Young'a double slit experiment

  • Thread starter kokok
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  • #1
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Homework Statement


in a double-slit experiment, blue light of wavelength 4.60*10^2 nm gives a second order maximum or CI at a certain location P on the screen. what wavelength of visible light would have a minimum or DI at P?


Homework Equations


x=(l*lamda)/separation


The Attempt at a Solution


I dun get it at all
 

Answers and Replies

  • #2
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The equation for double slit experiments when it is a maximum is
sin A=m(wavelength)/d. The equation for minimums is
sin A=(m+0.5)(wavelength)/d. Where A is the angle from where the observer will look at the spot on the screen. M is the "order" of the spots, whether it be max or min. d is the distance between the slits. Put all the constants on one side, which will be the sin A and d. Simple math and equating the equations together will get you the correct answer.

The question is a bit of vague, since it does not say what order is the minimum.
 
  • #3
10
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The equation for double slit experiments when it is a maximum is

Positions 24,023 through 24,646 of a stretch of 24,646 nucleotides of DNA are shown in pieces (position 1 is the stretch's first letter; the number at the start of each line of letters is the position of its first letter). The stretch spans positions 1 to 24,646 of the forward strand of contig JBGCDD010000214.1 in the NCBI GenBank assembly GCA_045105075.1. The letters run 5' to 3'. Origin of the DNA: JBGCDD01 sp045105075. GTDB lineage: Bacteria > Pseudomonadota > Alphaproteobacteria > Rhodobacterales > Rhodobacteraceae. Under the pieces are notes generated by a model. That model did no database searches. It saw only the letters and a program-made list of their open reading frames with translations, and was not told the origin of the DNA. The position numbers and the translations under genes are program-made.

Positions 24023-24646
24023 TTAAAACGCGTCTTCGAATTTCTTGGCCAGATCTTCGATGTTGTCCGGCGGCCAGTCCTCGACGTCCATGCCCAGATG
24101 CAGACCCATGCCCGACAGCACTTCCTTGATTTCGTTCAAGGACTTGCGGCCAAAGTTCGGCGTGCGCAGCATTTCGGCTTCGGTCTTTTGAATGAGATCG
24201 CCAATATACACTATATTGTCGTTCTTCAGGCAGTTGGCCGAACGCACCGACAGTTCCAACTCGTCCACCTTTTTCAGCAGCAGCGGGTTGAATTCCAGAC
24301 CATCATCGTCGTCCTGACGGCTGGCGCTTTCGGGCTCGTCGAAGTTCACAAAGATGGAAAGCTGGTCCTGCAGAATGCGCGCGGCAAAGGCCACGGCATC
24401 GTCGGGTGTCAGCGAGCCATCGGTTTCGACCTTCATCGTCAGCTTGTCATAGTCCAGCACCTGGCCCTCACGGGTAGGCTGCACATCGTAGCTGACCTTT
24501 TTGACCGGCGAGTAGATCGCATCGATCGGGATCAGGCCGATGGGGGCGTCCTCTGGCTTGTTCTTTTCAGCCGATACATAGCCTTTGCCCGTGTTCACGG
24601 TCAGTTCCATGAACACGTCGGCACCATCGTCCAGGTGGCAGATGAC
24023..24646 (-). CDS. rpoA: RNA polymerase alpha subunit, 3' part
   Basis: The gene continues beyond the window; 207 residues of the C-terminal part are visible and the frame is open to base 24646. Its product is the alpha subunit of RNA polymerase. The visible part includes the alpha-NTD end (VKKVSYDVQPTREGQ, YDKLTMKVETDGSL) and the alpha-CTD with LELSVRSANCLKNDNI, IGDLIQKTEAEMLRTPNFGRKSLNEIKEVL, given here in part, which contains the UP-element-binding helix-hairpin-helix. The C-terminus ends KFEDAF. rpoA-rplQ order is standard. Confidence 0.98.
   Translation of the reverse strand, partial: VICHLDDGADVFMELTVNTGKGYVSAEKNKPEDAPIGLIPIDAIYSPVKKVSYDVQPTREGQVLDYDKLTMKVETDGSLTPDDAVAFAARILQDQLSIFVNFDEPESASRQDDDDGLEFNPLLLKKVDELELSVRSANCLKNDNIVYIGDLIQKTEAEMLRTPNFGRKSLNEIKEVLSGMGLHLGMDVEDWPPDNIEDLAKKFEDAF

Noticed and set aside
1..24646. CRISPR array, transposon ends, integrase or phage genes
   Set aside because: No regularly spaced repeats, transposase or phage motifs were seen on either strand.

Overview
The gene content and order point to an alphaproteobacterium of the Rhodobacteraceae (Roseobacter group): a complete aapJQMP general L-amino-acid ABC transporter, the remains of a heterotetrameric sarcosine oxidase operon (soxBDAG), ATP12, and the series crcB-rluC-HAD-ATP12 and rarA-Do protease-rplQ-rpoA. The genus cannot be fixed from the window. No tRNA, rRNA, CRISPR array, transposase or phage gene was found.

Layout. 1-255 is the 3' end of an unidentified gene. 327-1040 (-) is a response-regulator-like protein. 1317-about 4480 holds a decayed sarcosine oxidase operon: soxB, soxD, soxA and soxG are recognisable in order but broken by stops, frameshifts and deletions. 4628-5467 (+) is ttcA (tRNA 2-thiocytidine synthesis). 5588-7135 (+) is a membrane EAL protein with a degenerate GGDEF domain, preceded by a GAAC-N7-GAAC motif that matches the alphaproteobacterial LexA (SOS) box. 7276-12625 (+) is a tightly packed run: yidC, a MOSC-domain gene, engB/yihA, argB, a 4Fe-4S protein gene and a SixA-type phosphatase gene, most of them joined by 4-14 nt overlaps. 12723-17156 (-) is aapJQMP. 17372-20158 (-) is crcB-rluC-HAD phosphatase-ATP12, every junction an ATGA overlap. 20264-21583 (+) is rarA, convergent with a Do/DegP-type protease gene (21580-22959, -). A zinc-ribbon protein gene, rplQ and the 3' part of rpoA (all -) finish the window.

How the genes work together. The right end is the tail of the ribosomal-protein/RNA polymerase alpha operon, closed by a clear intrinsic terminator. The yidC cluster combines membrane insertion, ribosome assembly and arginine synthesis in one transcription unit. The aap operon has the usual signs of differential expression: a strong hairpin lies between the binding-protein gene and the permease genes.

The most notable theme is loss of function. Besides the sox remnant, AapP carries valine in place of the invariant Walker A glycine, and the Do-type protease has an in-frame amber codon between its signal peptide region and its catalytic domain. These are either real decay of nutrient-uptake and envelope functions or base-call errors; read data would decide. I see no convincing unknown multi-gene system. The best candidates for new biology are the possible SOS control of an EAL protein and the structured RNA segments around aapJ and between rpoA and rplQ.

sin A=m(wavelength)/d. The equation for minimums is
sin A=(m+0.5)(wavelength)/d. Where A is the angle from where the observer will look at the spot on the screen. M is the "order" of the spots, whether it be max or min. d is the distance between the slits. Put all the constants on one side, which will be the sin A and d. Simple math and equating the equations together will get you the correct answer.

The question is a bit of vague, since it does not say what order is the minimum.
i dunno it was nelson's text book chapter 9 review Qs
 
  • #4
Doc Al
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The question is a bit of vague, since it does not say what order is the minimum.
But it does say visible light.
 
  • #5
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lol, i missed that ;)
 
  • #6
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lol, i missed that ;)
um..how should i start it...
 
  • #7
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How should i start it!?><
 
  • #8
33
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well, just follow the instructions in my previous post

move the constants to one side for both equations and equate the other sides together.

m1(wavelength1)=(m2+0.5)(wavelength2)
you know that m1 is 2 and wavelength1 is 4.60*10^2 nm.
Now try different values for m2 that will result in a wavelength that's between 400 to 700 nm. (visible light)
 
  • #9
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oh, so when i replaced m2 to 1, i got about 600nm..i think thatz the answer.
 

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